Hewlett-Packard (HPQ) had a rough year in 2011 with the bad leadership of Leo Apotheker. At the close of trading on December 23rd, the stock was down 38 percent year over year. However, with Meg Whitman now at the helm, HP looks more promising as shares have risen almost 14 percent in the last three months. In this article, I explain why now is the time to buy HP shares.
About 20 percent of HP's drop in 2011 was from Leo Apotheker's announcement that HP on August 18th that the company would look into selling or spinning off its PC division. Since HP has abandoned that plan, the stock has not fully recovered. Before the announcement which also included a lower future guidance, HPQ traded at $29.51, 14 percent higher than its price of $25.88 at the close of December 23rd.
HP's extremely low P/E ratio of 7.91 also deserves some attention. Unlike other tech companies with low P/E ratios like Research in Motion (RIMM), HP has an upwards earnings trend that is expected to continue in its fiscal year 2013. Adjusted earnings per share in FY 2013 are expected to increase to $4.47 from $4.08. Although revenue is expected to be flat year over year, tech companies with flat revenue trends normally have bullish activity when they can successfully improve margins (see (IBM)). If HP can successfully improve earnings or increase its quarterly 12 cent dividend, I believe that HP's P/E ratio could be as high as 9 in a matter of one year. This would mean a stock price of $40.23, an increase of 55.4 percent.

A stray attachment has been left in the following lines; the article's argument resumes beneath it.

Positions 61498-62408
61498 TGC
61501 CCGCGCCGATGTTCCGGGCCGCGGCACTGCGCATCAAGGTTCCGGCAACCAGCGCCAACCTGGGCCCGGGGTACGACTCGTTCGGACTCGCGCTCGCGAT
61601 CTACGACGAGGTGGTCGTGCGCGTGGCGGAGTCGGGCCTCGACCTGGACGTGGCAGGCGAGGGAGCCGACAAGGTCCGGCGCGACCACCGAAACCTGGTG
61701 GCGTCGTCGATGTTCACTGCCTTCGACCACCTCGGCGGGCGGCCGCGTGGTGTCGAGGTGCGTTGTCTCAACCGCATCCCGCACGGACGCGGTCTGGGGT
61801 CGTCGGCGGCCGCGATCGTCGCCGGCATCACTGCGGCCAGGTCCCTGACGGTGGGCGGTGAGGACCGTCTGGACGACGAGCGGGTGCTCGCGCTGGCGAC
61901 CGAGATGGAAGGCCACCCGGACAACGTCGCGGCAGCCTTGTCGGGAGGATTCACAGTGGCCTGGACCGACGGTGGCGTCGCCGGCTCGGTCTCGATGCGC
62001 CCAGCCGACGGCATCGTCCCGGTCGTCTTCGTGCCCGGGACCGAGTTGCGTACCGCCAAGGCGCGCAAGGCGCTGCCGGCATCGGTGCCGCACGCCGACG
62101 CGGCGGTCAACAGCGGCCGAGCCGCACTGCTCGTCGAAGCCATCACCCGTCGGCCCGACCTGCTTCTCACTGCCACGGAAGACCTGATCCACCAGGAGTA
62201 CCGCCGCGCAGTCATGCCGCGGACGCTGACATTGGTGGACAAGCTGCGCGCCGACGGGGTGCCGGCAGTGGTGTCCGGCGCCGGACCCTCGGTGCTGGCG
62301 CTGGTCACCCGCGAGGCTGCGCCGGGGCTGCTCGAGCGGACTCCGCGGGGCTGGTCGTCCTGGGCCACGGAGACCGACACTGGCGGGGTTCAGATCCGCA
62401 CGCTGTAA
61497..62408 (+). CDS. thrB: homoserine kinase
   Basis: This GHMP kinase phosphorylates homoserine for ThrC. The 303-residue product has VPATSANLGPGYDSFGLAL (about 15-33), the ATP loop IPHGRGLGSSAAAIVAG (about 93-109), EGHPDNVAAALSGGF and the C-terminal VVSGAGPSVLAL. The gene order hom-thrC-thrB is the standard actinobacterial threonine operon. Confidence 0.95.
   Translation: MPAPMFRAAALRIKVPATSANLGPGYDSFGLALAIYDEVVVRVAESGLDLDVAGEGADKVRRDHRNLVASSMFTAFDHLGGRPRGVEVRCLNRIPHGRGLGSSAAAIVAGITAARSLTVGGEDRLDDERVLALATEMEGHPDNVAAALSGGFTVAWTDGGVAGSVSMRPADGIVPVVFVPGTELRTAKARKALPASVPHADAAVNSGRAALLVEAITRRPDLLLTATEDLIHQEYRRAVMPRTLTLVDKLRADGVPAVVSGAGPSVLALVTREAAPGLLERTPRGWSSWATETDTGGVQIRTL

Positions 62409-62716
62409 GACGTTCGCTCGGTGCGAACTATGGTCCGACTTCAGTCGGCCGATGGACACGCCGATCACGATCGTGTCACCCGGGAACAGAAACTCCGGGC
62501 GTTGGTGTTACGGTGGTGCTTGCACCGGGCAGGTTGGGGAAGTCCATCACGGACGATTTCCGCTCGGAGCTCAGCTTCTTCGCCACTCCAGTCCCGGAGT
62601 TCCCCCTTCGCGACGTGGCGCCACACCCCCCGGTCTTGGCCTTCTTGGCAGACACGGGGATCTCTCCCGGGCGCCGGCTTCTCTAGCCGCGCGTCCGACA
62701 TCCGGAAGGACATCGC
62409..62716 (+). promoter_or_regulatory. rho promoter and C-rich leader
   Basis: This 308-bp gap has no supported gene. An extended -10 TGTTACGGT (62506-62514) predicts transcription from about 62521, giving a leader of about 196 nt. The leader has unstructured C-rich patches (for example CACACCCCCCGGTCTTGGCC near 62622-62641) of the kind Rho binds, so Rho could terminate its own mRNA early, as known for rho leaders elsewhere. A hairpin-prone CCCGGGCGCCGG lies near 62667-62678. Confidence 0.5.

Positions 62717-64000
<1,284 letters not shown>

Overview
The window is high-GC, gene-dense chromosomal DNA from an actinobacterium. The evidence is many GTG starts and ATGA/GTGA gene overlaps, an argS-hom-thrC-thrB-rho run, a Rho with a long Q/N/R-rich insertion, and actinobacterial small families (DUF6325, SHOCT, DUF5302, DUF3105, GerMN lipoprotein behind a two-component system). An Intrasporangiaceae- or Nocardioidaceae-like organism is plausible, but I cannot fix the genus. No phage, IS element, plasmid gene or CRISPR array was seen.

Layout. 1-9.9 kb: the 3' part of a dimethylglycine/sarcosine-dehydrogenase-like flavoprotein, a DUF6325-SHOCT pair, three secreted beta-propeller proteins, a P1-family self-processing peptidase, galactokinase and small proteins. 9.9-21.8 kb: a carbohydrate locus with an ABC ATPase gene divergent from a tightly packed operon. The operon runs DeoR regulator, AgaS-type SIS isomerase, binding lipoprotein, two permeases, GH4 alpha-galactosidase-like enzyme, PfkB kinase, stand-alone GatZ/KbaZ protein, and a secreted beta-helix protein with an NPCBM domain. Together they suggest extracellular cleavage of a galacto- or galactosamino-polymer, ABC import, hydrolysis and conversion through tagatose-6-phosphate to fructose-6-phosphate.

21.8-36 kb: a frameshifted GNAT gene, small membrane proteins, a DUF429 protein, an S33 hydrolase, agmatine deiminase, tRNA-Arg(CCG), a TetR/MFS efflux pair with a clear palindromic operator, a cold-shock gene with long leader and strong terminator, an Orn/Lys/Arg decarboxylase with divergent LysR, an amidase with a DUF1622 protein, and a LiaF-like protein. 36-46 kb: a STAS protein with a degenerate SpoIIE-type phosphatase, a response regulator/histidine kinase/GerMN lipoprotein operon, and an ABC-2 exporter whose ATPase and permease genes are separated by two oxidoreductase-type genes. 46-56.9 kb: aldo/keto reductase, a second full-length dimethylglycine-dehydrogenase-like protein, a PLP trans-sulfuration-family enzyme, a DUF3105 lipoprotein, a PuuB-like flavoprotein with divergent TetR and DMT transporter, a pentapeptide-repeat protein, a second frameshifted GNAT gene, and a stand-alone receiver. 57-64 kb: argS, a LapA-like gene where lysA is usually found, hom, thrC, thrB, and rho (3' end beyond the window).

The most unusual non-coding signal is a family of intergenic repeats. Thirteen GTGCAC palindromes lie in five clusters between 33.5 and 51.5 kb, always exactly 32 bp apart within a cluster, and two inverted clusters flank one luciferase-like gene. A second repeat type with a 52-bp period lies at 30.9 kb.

I know my target of $40.23 is very high, especially with analyst targets averaging around $31.13. No stock can make a guaranteed 55 percent in one year and such high potential upside comes with a lot of risk. Other stocks in tech that were considered good value buys like Oracle (ORCL) have taken big falls in stock price from missed earnings. If HP has one or two more bad misses or if Meg Whitman cannot right the ship, HP could see its price drop as low as $15 per share over the next year.
I feel like HP has had especially bearish activity in 2011 because of fears that they are similar to Research in Motion and will lose significant market share from increased competition. As early as 6 months ago, analysts believed that RIM would also have an upward earnings trend, but now it appears the company risks falling into obscurity. HP's recent strong performance and its ability to make a necessary leadership change show that the company has some bounce back potential. I don't think that shares will come near its 52 week high of $49.39, but amateur investors may be able to grab a nice return on a short-term buy of HPQ.